Reconciliation Week – green thumbs at Narrawong District Primary School

Reconciliation Week – green thumbs at Narrawong District Primary School

Early winter rain and wetter soil created the perfect conditions to plant out the indigenous resource garden at the Narrawong District Primary School. All of the students gave Nature Glenelg Trust’s Lauren K. a helping hand in planting some local and culturally important native species around the beautiful sculpture and paving installed earlier in the year. Project artist Catherine Bailey, as well as parents Wanda and Melissa, also came to assist the students; their help was very much appreciated.

Budj Bim rangers – Matt, Aaron and Josh, along with two work experience rangers, came to meet with the students and join in the planting. Aaron had a yarn with the kids about the roles of Indigenous rangers and caring for Gunditjmara country; particularly the local Budj Bim Cultural Landscape. The rangers and students shared what reconciliation meant to them as part of the Reconciliation Week event.

Narrawong students and Budj Bim rangers gather after an afternoon of planting

The plants in the resource garden have important traditional uses to the Gunditjmara, including food, fibre, tools, and medicine. You can see some of these plants and more pictures of the day in the image gallery below. We look forward more gatherings in the new outdoor learning space, and continuing to explore the importance of our connections to the local natural environment, and our local native flora and fauna.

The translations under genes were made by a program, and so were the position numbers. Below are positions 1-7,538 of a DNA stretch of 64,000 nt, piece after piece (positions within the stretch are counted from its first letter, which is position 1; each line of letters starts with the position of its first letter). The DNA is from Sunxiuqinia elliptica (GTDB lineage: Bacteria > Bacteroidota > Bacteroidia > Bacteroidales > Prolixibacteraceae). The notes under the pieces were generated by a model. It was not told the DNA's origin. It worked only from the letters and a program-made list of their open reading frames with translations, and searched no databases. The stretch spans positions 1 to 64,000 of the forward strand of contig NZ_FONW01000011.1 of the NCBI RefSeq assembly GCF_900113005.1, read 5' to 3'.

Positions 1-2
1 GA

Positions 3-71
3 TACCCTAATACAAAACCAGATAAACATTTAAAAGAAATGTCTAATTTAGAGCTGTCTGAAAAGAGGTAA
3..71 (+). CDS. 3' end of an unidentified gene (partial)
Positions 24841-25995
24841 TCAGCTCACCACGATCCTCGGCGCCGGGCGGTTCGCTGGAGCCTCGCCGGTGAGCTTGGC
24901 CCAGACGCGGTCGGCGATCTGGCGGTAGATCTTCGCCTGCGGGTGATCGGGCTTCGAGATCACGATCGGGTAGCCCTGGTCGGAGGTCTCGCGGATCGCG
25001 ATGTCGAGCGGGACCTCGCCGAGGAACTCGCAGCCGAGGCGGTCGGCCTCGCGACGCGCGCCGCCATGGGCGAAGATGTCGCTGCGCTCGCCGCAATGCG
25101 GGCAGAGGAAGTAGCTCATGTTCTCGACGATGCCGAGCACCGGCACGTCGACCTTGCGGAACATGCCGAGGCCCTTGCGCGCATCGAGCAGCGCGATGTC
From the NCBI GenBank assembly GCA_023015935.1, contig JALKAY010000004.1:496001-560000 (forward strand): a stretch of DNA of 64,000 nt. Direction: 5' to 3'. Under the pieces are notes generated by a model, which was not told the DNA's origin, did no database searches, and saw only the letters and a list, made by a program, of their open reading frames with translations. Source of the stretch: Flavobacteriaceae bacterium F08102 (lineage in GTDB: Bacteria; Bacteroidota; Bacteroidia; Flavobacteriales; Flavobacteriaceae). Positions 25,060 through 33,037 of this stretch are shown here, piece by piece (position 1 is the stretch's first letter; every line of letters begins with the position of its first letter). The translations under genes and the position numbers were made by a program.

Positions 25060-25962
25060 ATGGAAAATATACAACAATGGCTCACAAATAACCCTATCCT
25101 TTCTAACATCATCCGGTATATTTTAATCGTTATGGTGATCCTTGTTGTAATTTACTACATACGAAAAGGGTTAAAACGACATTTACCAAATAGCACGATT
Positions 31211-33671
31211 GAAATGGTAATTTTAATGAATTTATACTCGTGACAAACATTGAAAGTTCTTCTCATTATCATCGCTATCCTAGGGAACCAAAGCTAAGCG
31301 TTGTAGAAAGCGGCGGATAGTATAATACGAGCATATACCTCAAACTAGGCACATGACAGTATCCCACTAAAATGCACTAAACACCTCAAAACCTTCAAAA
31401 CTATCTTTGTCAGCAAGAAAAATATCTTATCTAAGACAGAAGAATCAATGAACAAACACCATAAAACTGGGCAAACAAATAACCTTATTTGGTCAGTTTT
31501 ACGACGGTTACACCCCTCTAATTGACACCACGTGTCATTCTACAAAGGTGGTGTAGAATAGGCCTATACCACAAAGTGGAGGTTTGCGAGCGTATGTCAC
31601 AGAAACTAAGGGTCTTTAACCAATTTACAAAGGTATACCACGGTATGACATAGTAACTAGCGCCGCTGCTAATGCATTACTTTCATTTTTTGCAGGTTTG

We sincerely thank the Budj Bim rangers for such a great day. We would like to acknowledge the Traditional Owners of the land on which we met, the Gunditjmara. We would also like to pay our respects to their Elders – past, present and future.

(Left) Budj Bim ranger Aaron having a yarn with the students, (middle) the edible underground tuber, and the flower (inset) of the “Muurang” (Yam Daisy – Microseris walteri), (right) students carefully planting the Muurang.

(Left) the colourful display of the Bulbine Lily (Bulbine bulbosa), (middle) students enjoying a game in the garden, (right) the Native Hollyhock (Malva pressiana).


Lauren Kivisalu